This week, Amazon has revealed that more than 150 entrepreneurs from across rural Britain generated more than £500,000 selling on Amazon alone in the past year – with more than 80 reaching sales in excess of £1 million. Here we find out how two of them did it.
Naissance, a natural and organic health and beauty business, based in Neath Port Talbot, in Wales, is one example of a rural business that has seen success selling more than £1 million of products in the course of a year on Amazon alone. Naissance was recently announced as the Exporting Small Business of the Year in the inaugural UK Amazon Small Business Awards,
Jem Skelding, Managing Director of Naissance, set up the business in a spare bedroom in 2005, selling a collection of ethical, sustainable and organic health and beauty products. He now sells to customers in 90 countries, with packaging in five languages.
“I’m hugely proud of how our team has grown Naissance from a spare bedroom enterprise in the heart of Wales to a busy manufacturer and retailer employing over 100 people and shipping products not just to UK customers but also to customers all over the world,” says Skelding. “Digital technology has really opened doors for us as a rural retailer, allowing us to reach and serve a huge number of customers worldwide. Our ability to make the most of peak trading opportunities, kick-started by Amazon’s Black Friday sales, is really only possible for us because of the opportunity created by having a strong digital presence combined with slick internal and outsourced operations.”
Another rural entrepreneur who has grown a thriving business, generating in excess of £1 million sales on Amazon in the past year, is Joey Foster, Founder of Roseland Furniture, in Cornwall. A former Formula 3 racing driver by profession, Joey started Roseland Furniture following a major injury, and in six years has grown the business to a team of 30, including his brother in-law and father in-law.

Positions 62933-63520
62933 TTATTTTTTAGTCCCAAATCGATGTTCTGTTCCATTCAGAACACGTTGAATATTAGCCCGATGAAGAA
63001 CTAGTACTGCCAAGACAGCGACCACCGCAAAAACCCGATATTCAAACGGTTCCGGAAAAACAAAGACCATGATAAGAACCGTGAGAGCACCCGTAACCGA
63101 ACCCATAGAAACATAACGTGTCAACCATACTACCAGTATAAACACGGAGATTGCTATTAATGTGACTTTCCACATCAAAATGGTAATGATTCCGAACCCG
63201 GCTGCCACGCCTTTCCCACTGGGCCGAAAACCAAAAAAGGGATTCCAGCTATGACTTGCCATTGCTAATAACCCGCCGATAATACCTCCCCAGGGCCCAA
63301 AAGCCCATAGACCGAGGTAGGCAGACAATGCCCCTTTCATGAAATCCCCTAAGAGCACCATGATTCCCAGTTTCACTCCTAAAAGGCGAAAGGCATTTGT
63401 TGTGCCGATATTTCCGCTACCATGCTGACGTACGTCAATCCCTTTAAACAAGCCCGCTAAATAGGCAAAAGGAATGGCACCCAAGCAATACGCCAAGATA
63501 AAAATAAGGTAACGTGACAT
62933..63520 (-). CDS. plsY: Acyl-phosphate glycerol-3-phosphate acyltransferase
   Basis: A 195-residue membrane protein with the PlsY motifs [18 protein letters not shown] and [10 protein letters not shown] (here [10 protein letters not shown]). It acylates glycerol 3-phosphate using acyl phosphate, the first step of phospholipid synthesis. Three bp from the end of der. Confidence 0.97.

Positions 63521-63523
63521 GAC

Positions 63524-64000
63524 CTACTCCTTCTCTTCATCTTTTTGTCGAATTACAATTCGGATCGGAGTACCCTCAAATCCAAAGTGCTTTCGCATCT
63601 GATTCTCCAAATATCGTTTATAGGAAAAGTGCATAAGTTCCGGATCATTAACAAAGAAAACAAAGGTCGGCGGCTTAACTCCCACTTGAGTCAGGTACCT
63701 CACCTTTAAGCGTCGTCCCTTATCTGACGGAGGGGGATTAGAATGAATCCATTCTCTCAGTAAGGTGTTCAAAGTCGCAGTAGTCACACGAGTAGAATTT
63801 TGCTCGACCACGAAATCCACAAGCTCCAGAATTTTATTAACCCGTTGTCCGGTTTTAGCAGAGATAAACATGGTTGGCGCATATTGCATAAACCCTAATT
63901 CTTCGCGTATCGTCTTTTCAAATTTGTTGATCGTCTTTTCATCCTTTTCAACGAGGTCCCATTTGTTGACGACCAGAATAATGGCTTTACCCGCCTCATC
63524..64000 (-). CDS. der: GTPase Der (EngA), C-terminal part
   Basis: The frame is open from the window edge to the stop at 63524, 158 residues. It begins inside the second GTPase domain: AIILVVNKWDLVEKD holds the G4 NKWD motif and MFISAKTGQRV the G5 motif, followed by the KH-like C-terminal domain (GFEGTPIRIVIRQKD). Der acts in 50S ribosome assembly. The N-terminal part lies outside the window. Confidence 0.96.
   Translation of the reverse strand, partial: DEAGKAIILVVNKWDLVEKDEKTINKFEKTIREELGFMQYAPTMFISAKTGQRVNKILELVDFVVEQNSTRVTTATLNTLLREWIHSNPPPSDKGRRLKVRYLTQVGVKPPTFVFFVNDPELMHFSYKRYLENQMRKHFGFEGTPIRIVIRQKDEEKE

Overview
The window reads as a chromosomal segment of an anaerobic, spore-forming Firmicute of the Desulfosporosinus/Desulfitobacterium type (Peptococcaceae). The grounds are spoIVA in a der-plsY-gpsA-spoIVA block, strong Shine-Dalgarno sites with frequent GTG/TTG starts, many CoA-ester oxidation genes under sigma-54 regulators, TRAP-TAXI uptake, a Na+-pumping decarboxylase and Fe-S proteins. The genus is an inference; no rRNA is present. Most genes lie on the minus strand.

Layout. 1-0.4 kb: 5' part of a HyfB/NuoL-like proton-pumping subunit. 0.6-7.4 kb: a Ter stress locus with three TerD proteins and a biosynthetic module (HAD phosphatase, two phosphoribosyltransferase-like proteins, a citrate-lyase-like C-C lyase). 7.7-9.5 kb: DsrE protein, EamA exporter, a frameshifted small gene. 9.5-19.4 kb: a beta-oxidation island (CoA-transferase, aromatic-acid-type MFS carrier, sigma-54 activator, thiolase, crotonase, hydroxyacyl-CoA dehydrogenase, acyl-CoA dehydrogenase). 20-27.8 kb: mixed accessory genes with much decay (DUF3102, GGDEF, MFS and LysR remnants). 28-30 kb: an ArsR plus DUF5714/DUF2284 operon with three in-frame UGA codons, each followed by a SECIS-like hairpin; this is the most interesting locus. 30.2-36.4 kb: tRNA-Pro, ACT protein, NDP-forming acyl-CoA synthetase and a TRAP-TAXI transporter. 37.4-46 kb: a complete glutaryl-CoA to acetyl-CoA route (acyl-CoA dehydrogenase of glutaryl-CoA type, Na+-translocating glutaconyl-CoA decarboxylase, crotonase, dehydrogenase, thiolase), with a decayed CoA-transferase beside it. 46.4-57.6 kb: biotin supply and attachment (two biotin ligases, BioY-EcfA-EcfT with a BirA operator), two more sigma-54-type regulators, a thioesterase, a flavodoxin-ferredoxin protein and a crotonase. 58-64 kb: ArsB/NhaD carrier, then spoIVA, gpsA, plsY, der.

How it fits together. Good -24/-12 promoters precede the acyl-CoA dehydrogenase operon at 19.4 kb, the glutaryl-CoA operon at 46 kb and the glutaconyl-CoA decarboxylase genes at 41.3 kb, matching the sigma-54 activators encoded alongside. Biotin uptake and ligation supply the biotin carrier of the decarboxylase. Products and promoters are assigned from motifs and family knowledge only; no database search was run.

Commenting on his experience of growing and running a business from a rural location, Foster says: “Cornwall might not strike most people as the best spot to start a national business – but it’s easy to underestimate the power of the internet, especially with the improving digital infrastructure. Having started very small scale selling excess furniture stock online from home, we now have multiple warehouses, exclusive production lines and have even expanded into bricks & mortar stores. The goal has always been to balance a successful, high growth business with the coastal lifestyle and Amazon has helped us achieve this.”
More than 10,000 rural businesses across the UK currently sell on Amazon to grow their business online, and since opening its sites to smaller, independent sellers nearly 20 years ago, Amazon has been a growth engine for millions of small businesses around the world.
In 2000, 3% of physical gross merchandise sales on Amazon came from third-party businesses. By 2018 this increased to 58%, following years of investment in technology, infrastructure and selling tools to help them grow their business. Sixty per cent of UK businesses selling on Amazon now export, achieving over £2bn in exports last year.
“We already know the enormous extent to which rural businesses contribute to the UK economy from ONS data and our own research commissioned from Rural England and Scotland’s Rural College,” explains Simon Donegan, Head of UK Seller Services, Amazon. “It is fantastic to see that rural businesses selling on Amazon are succeeding in growing their sales at this impressive scale, boosted by the power of technology.”
Taking this further, Amazon is headline sponsor for the Rural Business Awards, which recognise and celebrate successes of businesses operating in the UK’s rural economy.
Jemma Clifford, co-founder of the awards and the Rural Business Group, explains: "Digital technology has transformed the way rural businesses operate. Rather than being limited to the population of the surrounding area, even the smallest rural businesses can now connect with consumers across the globe. Digital marketing and social media give businesses with physical premises the tools so that they don’t have to rely on passing traffic, but become a destination in their own right, attracting customers from far and wide.”